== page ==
Special for MHSAA.com

January 11, 2023

ADRIAN – Avery Sluss picked up a golf club for the first time her freshmen year at Adrian Lenawee Christian. Now she’s an all-state golfer.

Southeast & BorderSluss started playing basketball because it was a way for her and her older brother, Gavin, to connect. She’s now the leading scorer on the Cougars basketball team a year after receiving all-state recognition.

Everything she touches seems to turn to gold. She will return to the soccer field in the spring already with her college plans in place. She signed recently to play goalkeeper at Indiana Wesleyan University.

“I’ve learned so much from sports,” Avery said. “It teaches me a lot about life.”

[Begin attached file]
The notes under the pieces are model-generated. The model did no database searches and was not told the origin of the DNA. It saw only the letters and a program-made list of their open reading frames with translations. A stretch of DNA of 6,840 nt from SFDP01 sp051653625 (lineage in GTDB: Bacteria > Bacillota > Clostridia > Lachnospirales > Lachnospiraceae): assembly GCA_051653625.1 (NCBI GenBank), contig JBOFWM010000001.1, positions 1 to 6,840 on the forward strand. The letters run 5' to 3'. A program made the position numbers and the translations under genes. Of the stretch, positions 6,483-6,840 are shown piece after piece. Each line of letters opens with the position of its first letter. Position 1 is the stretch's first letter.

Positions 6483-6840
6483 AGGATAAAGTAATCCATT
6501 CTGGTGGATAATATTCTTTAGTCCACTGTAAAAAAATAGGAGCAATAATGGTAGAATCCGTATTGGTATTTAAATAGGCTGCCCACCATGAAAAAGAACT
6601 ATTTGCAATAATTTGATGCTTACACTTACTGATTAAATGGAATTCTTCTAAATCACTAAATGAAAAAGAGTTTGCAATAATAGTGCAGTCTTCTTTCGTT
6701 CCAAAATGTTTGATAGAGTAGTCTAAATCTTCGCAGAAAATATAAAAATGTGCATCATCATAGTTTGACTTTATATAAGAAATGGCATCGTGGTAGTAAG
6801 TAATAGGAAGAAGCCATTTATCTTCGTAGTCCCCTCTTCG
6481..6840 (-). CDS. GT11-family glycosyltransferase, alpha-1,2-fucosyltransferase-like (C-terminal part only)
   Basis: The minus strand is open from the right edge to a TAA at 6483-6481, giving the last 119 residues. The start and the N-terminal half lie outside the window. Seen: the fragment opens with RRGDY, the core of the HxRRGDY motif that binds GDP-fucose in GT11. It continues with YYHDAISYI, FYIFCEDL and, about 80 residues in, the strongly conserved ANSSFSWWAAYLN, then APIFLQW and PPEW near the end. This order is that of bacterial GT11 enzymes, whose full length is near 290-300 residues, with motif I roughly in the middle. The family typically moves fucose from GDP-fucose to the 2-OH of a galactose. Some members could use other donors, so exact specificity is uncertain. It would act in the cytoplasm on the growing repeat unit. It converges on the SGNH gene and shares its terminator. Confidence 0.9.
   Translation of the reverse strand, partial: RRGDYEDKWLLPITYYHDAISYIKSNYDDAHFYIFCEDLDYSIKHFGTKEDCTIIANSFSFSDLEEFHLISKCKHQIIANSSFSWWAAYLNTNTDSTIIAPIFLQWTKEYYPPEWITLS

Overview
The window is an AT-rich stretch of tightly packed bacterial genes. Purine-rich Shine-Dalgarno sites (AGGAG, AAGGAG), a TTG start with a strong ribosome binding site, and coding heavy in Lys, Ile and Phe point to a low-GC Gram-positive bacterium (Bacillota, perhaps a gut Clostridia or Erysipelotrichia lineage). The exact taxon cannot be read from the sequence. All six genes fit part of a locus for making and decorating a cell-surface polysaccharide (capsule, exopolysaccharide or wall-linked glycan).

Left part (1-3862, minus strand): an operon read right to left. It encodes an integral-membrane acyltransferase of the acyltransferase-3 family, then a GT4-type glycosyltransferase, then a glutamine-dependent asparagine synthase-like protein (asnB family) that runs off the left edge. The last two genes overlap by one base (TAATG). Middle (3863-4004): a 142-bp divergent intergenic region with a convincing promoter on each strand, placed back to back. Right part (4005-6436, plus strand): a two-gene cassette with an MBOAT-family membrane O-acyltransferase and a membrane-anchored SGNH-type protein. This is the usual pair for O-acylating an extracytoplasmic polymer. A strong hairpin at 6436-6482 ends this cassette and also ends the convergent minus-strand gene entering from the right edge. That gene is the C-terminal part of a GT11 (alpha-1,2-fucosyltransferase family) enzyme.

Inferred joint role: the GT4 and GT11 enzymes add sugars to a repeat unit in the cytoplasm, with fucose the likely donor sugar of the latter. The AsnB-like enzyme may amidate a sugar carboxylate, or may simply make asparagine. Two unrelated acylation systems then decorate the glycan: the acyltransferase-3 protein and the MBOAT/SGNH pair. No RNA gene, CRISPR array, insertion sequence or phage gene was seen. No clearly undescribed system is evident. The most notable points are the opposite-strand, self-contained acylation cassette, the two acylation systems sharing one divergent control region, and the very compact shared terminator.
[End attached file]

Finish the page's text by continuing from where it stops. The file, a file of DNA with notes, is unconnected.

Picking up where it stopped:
Her coaches call her a self-motivated athlete, quiet leader and someone dedicated to her faith, her teammates, and academics. She is a 4.0 student and has played four years of varsity golf, basketball, and soccer. She’s earned all-state recognition in all three sports.

“She is very self-motivated,” said first-year Lenawee Christian girls basketball coach Emilie Beach. “She doesn’t miss workouts or practices. She pushes herself hard. She forces others to rise (around her).”

Sluss is in her fourth season on the Lenawee Christian varsity basketball team. This year her role changed from mostly a defensive specialist to scorer.

Sluss puts up a shot during last season’s Division 4 Semifinal at Breslin Center.Beach said Avery hasn’t changed her positive attitude with the changes in her role on the team. She has a high basketball IQ, Beach said, which helps her on the court.

“It can be tough and frustrating, but she comes in with a great attitude each day and leads her teammates,” Beach said. “She is a quiet leader who leads by example. She is hardest on herself, and that’s where a lot of her motivation comes from.”